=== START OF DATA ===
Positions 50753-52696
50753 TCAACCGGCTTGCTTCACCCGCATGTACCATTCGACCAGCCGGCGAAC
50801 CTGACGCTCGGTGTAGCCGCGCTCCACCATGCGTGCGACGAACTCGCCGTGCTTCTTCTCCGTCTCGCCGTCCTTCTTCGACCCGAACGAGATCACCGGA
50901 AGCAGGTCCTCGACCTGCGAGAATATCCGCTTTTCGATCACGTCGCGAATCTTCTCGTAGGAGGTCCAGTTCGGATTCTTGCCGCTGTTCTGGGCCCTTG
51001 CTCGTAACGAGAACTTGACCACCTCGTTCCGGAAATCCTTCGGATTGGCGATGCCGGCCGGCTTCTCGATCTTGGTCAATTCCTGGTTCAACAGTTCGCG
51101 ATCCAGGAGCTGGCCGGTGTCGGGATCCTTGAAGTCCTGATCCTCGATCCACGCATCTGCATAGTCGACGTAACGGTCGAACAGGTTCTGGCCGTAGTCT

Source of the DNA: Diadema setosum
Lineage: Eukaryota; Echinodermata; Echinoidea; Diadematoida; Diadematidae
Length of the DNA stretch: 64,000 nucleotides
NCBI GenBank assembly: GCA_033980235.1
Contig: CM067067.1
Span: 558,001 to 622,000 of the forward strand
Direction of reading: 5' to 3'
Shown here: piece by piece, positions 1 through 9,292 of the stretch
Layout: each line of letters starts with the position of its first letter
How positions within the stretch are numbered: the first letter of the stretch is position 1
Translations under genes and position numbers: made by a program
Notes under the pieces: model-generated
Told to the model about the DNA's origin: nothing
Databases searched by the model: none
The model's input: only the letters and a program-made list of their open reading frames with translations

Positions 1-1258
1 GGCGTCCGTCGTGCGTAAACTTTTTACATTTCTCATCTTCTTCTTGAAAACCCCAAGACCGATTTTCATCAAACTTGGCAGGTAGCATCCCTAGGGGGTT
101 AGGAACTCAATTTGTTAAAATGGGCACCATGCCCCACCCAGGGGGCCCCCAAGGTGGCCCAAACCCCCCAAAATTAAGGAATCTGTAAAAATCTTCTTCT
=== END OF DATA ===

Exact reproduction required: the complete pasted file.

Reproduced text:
Positions 50753-52696
50753 TCAACCGGCTTGCTTCACCCGCATGTACCATTCGACCAGCCGGCGAAC
50801 CTGACGCTCGGTGTAGCCGCGCTCCACCATGCGTGCGACGAACTCGCCGTGCTTCTTCTCCGTCTCGCCGTCCTTCTTCGACCCGAACGAGATCACCGGA
50901 AGCAGGTCCTCGACCTGCGAGAATATCCGCTTTTCGATCACGTCGCGAATCTTCTCGTAGGAGGTCCAGTTCGGATTCTTGCCGCTGTTCTGGGCCCTTG
51001 CTCGTAACGAGAACTTGACCACCTCGTTCCGGAAATCCTTCGGATTGGCGATGCCGGCCGGCTTCTCGATCTTGGTCAATTCCTGGTTCAACAGTTCGCG
51101 ATCCAGGAGCTGGCCGGTGTCGGGATCCTTGAAGTCCTGATCCTCGATCCACGCATCTGCATAGTCGACGTAACGGTCGAACAGGTTCTGGCCGTAGTCT

Source of the DNA: Diadema setosum
Lineage: Eukaryota; Echinodermata; Echinoidea; Diadematoida; Diadematidae
Length of the DNA stretch: 64,000 nucleotides
NCBI GenBank assembly: GCA_033980235.1
Contig: CM067067.1
Span: 558,001 to 622,000 of the forward strand
Direction of reading: 5' to 3'
Shown here: piece by piece, positions 1 through 9,292 of the stretch
Layout: each line of letters starts with the position of its first letter
How positions within the stretch are numbered: the first letter of the stretch is position 1
Translations under genes and position numbers: made by a program
Notes under the pieces: model-generated
Told to the model about the DNA's origin: nothing
Databases searched by the model: none
The model's input: only the letters and a program-made list of their open reading frames with translations

Positions 1-1258
1 GGCGTCCGTCGTGCGTAAACTTTTTACATTTCTCATCTTCTTCTTGAAAACCCCAAGACCGATTTTCATCAAACTTGGCAGGTAGCATCCCTAGGGGGTT
101 AGGAACTCAATTTGTTAAAATGGGCACCATGCCCCACCCAGGGGGCCCCCAAGGTGGCCCAAACCCCCCAAAATTAAGGAATCTGTAAAAATCTTCTTCT